Game Rant’s Jacob Siegal reviews Fibble HD
Crytek Studios is perhaps best known for either their fast-paced, graphically unmatched first-person shooter series Crysis, or the similarly attractive and award winning Far Cry series. Apparently, in between production on best-seller Crysis 2 and the much hyped Far Cry 3, Crytek decided to make an cutesy action puzzler on iOS. Fibble – Flick ‘n’ Roll is the result of that production, but is this departure worth your time?
Fibble is a small alien who manages to fall asleep on an intergalactic journey, leaving his UFO vulnerable to an inexplicable soda can orbiting a satellite. His ship comes crashing to earth, where he lands in a quaint suburban home, and now he must find what he needs to repair his ship and leave our planet.
Fibble – Flick ‘n’ Roll is not an entirely original concept for a mobile game – pull back on Fibble with your finger to build up power, then fling him across the levels, collecting stars and coins along the way toward the exit. The twist comes when Fibble meets up with like-minded alien friends, friends that can help him conquer challenges he would not be able to face alone.
The alien allies are the most unique, enjoyable, and strategic aspect of the game. Crytek has perfected the learning curve in this game by introducing the new concepts each alien friend provides as slowly as possible without dumbing down the mechanics. The first alien Fibble meets is Byte, a tunnel dweller capable of launching Fibble into the air, over small walls and other impediments. The second is Docto, a multi-legged octopus-like creature that can grab hold of Fibble and change the direction he is rolling.
There are two other aliens with nothing better to do than throw Fibble around a board, but they are better left discovered by the player. Once these new modes of transportation become available, the simple flicking and rolling of the beginning levels is no longer enough to reach the end hole – each alien must be used at the correct time to gather all the collectables and achieve a high score.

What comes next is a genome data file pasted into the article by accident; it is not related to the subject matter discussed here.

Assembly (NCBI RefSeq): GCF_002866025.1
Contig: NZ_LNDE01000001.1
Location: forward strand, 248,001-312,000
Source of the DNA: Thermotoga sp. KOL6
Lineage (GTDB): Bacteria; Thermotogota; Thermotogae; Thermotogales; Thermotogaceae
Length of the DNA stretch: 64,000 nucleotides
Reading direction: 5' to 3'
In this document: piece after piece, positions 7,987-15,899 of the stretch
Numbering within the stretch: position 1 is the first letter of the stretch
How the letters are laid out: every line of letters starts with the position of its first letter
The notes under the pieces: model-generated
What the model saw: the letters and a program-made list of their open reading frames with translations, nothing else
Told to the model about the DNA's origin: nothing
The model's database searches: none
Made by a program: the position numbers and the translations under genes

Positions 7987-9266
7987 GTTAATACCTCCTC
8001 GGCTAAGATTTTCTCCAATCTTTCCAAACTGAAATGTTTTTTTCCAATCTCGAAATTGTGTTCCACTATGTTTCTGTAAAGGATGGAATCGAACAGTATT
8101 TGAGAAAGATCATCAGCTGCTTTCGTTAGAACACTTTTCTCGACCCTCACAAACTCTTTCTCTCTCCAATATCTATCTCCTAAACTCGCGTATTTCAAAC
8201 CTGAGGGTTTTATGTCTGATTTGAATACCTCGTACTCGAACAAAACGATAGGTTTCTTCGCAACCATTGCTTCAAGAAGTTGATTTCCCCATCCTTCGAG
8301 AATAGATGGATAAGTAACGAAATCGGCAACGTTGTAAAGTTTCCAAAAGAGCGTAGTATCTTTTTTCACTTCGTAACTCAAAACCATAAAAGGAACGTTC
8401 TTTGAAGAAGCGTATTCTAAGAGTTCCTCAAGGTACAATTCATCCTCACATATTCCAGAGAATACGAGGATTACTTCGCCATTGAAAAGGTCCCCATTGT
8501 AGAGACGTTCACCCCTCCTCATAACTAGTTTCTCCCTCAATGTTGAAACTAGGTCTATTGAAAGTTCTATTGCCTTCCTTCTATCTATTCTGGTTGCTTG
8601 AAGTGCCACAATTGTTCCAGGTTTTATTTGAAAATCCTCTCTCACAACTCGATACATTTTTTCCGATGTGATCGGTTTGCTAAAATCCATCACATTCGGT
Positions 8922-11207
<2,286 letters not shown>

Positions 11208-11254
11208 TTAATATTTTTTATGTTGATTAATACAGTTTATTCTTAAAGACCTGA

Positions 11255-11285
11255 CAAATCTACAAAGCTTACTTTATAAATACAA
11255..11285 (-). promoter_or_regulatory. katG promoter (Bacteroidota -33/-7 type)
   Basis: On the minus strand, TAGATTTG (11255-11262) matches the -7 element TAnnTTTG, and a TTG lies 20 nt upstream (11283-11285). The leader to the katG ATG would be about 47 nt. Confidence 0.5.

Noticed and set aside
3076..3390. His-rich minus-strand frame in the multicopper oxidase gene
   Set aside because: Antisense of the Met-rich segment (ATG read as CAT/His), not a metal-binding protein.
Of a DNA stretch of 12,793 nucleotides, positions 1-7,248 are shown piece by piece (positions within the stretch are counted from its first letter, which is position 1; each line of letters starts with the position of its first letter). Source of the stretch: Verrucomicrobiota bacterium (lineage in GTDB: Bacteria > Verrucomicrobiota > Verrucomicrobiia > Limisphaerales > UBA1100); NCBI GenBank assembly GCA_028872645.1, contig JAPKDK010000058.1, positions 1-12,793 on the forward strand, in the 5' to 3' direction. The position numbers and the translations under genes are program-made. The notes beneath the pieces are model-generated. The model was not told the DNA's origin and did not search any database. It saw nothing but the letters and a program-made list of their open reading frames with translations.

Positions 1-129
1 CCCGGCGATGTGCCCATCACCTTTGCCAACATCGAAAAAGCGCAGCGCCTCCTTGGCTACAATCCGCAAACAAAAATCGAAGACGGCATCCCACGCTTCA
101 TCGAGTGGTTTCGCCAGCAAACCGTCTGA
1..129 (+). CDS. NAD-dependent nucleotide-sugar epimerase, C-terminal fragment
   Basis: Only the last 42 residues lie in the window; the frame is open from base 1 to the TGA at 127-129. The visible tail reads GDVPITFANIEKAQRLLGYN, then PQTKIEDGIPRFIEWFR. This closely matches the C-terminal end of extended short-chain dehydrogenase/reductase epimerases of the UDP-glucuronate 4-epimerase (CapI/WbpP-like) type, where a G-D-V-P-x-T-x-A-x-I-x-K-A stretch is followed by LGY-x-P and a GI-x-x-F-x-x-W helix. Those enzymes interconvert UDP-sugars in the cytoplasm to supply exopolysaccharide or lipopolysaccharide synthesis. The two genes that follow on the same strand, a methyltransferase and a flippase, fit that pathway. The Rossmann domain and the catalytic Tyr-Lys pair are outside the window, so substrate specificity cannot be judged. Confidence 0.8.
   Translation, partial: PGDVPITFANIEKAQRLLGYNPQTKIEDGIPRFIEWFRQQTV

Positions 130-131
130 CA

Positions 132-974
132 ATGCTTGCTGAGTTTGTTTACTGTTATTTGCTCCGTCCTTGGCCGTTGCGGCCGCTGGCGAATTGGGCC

Not only do the new concepts complicate gameplay, but Crytek has added a tower defense-lite strategy to many of the later levels. Rather than just having your alien friends waiting for you on the boards, you have a selection bar at the bottom of the screen at the beginning of each level with all the available aliens for that course. It is up to you to decide where to put each alien to maximize their usefulness.
Although this is an interesting idea on paper, there is never more than one appropriate way to place the aliens on the board, other than in the four bonus levels. There will certainly be DLC (as evidenced by a blacked-out treehouse on the menu screen) that will likely make these decisions more important, but for now, it is just a waste of ten seconds at the beginning of the levels.
The levels each represent a different environment in a typical household: the kitchen, kid’s room, bathroom, and basement. Although each individual level takes place within an enclosed board for the sake of the gameplay, the various objects that are littered around each room manage to weave their way in and out of the boards, creating obstacles for Fibble to avoid.
The most striking aspect of this game, even beyond its addictive gameplay, is the amount of production value Crytek pumped into it. This might be a mobile game, but even on my ancient iPad 2 the story videos are crisp and fluid, the levels are extremely detailed and attractive, and even the characters flick, roll, swing and spin without a hitch. It cannot be overstated how pretty some of the backdrops are in the house. It is worth going back through the levels not only to collect the remaining stars and medals, but to admire the Toy Story-sized world Fibble inhabits.
If you are looking for an addictive, easy pick-up-and-play iOS game, you will not be disappointed by Fibble. The crazy depth of levels in a game like Angry Birds might not be present in Fibble yet, but the content that is there is worth your dollars.
Fibble and Fibble HD are out now on all iOS devices for $1.99 and $4.99 respectively. Game Rant played the HD version on iPad for the review.
Follow me on Twitter @JacobSiegal.